“Nearly three years ago I underwent an operation in a Jerusalem hospital. The surgeon was Jewish, the anesthetist was Arab. The doctors and nurses who looked after me were Jews and Arabs. I lay in bed for a month and watched as they gave the same skilled care to other patients – half of whom were Arabs and half of whom were Jewish – all sharing the same wards, operating theatres and bathrooms. After that experience I have difficulty understanding anyone who equates Israel with apartheid South Africa. What I saw in the Hadassah Mt Scopus hospital was inconceivable in the South Africa where I spent most of my life, growing up and then working as a journalist who specialised in exposing apartheid. It didn’t happen and it couldn’t happen. Blacks and whites were strictly separated and blacks got the least and the worst. And this is only one slice of life. Buses, post offices, park benches, cinemas, everything, were segregated by law. No equation is possible.”
Far from being a “white,” European country, Israel is a country in which forty percent of the population is made up of Jews from Middle Eastern countries, while twenty percent is of Arab descent. There are numerous examples of Israeli diversity and democracy that would have been impossible for apartheid South Africa. In 2007, the deputy speaker of the Knesset, Majalli Wahabi, an Israeli Druze, briefly served as the acting Israeli president, effectively making him, an Israeli Arab, the head of state in Israel. Last year, an Israeli Christian Arab Judge, George Karra, sat on the three-person panel, which found former Israeli president, Moshe Katsav, who is himself a Jew of Iranian descent, guilty of rape.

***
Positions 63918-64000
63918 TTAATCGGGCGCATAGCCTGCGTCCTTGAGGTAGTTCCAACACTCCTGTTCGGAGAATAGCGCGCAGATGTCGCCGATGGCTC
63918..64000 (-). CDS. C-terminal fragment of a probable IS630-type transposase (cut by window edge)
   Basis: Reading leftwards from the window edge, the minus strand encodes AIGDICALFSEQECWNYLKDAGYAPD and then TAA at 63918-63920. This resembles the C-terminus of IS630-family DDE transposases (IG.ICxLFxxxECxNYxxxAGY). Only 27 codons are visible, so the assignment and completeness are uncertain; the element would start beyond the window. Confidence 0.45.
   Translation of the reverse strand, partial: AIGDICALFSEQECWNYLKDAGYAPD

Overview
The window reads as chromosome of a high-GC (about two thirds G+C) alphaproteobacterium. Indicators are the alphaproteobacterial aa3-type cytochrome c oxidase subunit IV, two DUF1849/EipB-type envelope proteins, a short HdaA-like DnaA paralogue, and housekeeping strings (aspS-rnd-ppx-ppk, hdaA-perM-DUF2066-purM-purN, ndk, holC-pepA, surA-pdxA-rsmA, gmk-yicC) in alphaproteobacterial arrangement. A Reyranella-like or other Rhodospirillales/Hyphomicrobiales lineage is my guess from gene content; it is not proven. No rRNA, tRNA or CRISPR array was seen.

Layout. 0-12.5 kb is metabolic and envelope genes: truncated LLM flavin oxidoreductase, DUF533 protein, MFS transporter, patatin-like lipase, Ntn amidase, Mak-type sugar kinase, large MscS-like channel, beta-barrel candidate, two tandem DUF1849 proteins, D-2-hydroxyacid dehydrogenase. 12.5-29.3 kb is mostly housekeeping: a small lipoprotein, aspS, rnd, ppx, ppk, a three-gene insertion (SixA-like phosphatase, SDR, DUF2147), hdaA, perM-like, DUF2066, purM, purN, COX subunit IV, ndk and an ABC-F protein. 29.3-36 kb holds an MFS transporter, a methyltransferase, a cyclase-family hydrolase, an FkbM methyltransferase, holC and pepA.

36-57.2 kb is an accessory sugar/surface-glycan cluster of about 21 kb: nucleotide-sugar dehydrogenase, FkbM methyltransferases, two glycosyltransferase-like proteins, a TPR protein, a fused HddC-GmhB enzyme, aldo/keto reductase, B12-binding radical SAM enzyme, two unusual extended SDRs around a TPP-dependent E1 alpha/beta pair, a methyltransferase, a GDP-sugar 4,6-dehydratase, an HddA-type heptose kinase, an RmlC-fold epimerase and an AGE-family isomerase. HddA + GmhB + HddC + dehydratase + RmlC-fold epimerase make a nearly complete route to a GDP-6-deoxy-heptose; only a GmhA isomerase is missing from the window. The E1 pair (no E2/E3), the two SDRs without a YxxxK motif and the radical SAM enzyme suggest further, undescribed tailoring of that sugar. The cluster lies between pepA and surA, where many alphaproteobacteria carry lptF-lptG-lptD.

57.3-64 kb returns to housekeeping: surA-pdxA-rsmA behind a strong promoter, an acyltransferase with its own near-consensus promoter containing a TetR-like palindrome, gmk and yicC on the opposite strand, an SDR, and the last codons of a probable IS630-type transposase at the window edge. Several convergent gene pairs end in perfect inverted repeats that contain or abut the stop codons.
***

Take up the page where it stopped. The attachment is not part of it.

Salim Joubran, a judge on the Israeli High Court and a Christian Arab, who upheld Katsav’s conviction, was recently condemned by far-right Israeli politicians for not singing the Israeli national anthem, Hatikva, at an official event. None other than the right-wing prime minister, Benjamin Netanyahu, defended Judge Joubran for not singing an explicitly Jewish anthem. Noah Klieger, a commentator at an Israeli newspaper and a Holocaust survivor, wrote in defense of Joubran: “Justice Salim Joubran, a Christian Maronite, is an Israeli in every way. He is a man who pursued an honest path, using hard work and talent, all the way to his country’s Supreme Court. However, he cannot and should not have to sing our national anthem, Hatikva.”
These are real examples from Israeli society. Israel is undoubtedly a Jewish nation-state, but it is also multi-ethnic democracy, which although far from perfect in its treatment of its Arab citizens, does not, as its critics claim, overtly violate international norms on the treatment of minorities. Israel provides Israeli Arabs with the political, cultural, and socio-economic rights guaranteed to national minorities under the International Covenant on Civil and Political Rights (ICCPR) and the International Covenant on Economic, Social and Cultural Rights (ICESCR). Israel’s policy towards its Arab minorities also conforms with the Council of Europe’s Framework Convention for the Protection of National Minorities.